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Lower grain, oilseed prices take toll

Farm cash receipts in Manitoba are down 5.2 per cent compared to the first three months of 2013, according to new Statistics Canada data.

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Farm cash receipts in Manitoba are down 5.2 per cent compared to the first three months of 2013, according to new Statistics Canada data. (KEN GIGLIOTTI / WINNIPEG FREE PRESS FILES)

Lower grain and oilseed prices took a bite out of Manitoba farmers' incomes in the first few months of 2014.

First-quarter data released Tuesday by Statistics Canada show farm cash receipts in Manitoba were down 5.2 per cent from the first three months of 2013 -- $1.7 billion versus $1.8 billion.

Farmers in Alberta and Saskatchewan fared even worse. They saw their cash receipts plummet 16.8 per cent and 15.3 per cent, respectively, the two biggest declines among the seven provinces that posted weaker Q1 totals.

That, in turn, drove down Canadian farm cash receipts by 9.6 per cent to $14.2 billion from $15.7 billion in the first quarter of 2013.

This year's first-quarter decline was a big change from a year ago, when Manitoba posted the biggest farm cash-receipts increase in the country at 15.4 per cent.

Farm cash receipts measure the gross revenue for farm operators and include money earned from the sale of crops and livestock and from government support programs. They are not the farmers' bottom line, because farmers still must deduct expenses for items such as fertilizer, farm fuel, loan payments and depreciation in the value of machinery and equipment.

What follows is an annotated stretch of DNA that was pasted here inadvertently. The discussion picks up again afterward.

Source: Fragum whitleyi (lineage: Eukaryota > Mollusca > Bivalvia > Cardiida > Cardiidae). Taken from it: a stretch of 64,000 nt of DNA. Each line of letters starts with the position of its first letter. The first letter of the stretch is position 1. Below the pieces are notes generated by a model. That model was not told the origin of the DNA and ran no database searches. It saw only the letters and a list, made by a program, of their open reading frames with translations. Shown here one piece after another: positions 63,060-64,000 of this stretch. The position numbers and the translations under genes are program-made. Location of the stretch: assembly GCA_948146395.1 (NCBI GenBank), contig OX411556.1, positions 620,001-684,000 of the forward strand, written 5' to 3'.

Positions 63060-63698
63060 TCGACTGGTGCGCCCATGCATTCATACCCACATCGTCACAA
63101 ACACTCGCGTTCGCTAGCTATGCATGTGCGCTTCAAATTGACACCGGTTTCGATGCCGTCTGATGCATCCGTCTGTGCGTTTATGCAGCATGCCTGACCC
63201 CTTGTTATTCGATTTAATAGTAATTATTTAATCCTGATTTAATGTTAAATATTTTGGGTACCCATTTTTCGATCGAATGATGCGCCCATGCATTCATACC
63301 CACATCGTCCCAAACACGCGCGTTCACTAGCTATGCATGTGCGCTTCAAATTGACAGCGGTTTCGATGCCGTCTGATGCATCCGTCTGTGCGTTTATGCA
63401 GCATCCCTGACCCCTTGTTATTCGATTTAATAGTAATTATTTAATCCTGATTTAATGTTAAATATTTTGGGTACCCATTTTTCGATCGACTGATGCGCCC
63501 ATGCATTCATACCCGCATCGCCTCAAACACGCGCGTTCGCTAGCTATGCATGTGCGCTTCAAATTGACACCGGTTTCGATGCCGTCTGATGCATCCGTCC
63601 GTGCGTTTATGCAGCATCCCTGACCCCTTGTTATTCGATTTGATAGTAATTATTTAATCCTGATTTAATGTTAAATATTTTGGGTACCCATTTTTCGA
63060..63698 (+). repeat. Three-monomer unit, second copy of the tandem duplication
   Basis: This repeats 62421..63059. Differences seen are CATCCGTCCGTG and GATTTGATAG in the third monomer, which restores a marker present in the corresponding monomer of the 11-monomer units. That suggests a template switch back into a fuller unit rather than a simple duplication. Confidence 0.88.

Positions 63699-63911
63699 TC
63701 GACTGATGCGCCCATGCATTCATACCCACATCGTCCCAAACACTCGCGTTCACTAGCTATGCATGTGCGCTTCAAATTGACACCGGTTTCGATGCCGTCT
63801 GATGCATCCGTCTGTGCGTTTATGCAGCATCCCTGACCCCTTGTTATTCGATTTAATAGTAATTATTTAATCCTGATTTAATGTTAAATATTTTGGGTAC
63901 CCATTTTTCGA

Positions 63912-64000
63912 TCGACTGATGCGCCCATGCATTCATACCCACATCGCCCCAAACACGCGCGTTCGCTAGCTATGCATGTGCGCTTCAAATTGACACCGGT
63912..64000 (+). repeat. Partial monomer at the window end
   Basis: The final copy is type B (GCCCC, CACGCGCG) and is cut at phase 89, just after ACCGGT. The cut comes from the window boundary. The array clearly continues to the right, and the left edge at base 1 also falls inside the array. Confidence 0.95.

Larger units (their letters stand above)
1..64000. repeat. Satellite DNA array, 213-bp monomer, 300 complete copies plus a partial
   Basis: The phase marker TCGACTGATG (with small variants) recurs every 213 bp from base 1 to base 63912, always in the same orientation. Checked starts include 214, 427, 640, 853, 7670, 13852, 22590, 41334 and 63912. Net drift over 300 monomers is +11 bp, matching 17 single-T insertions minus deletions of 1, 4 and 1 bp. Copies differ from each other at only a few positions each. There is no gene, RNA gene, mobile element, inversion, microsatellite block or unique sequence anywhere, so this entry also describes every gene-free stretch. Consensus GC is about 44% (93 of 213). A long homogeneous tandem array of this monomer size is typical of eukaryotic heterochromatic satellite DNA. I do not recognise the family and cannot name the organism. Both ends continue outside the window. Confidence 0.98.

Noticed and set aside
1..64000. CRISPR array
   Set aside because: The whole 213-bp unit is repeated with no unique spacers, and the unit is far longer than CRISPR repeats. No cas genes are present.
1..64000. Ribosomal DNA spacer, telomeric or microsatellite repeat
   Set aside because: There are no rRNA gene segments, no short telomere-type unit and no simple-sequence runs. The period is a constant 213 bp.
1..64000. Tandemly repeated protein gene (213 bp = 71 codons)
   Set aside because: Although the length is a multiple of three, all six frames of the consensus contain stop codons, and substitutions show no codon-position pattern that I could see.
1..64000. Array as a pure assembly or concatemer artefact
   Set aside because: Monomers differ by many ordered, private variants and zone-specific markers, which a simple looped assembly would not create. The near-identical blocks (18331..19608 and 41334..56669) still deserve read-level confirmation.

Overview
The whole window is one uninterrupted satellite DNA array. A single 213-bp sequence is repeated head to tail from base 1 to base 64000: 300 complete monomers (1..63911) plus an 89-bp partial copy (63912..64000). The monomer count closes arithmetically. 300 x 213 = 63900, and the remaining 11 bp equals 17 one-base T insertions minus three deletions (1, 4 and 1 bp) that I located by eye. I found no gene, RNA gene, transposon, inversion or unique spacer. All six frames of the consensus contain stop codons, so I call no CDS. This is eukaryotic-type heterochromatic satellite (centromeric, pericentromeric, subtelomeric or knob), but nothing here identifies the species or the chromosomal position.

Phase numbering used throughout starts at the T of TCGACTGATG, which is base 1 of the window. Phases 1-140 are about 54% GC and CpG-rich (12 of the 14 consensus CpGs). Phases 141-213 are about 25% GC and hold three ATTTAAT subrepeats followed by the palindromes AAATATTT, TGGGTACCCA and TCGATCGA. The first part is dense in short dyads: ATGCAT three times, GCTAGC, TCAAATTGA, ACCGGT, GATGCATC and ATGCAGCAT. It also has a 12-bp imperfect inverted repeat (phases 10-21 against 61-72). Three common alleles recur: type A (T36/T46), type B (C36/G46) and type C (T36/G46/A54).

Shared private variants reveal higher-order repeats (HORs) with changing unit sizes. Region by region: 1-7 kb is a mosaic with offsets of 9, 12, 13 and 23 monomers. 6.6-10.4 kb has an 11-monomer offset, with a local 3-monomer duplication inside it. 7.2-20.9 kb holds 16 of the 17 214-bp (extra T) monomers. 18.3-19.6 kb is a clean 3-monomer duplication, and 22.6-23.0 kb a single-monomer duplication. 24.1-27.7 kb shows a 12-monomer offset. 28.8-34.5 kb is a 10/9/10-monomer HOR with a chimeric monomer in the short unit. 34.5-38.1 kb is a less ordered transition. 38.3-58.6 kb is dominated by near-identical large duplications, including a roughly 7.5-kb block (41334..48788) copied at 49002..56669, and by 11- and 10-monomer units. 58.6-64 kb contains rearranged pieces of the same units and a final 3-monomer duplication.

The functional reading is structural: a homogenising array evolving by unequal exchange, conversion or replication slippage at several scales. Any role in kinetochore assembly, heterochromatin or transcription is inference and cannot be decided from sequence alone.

Statistics Canada said one of the main reasons for the decline in farm cash receipts this year is a big drop in income from the sale of crops. Crop receipts were down 17.6 per cent nationally ($7.8 billion versus $9.5 billion) and 7.8 per cent in Manitoba ($1.1 billion versus $1.2 billion).

Livestock receipts were up 10.1 per cent nationally ($5.9 billion versus $5.4 billion) and 19.2 per cent in Manitoba ($568.2 million versus $476.8 million) as producers reaped the benefits of record or near-record hog, cattle and calf prices, the agency said.

It said the decline in crop receipts was mainly due to lower prices for major grains and oilseeds.

"Crop prices began to drop in August 2013, reversing a growth trend that had started in September 2010," Statistics Canada said.

"Grain and oilseed prices came under downward pressure as production in the United States and the rest of the world recovered, adding to global supplies. As well, Canadian production of most field crops increased in 2013 compared with 2012."

Because of last year's record crop in Western Canada, farmers filed fewer crop-insurance claims, so payments from government support programs were down 43.8 per cent in Canada in Q1 ($466 million versus $$829.8 million),and down 63 per cent in Manitoba ($55.1 million versus $148.7 million).

 

 

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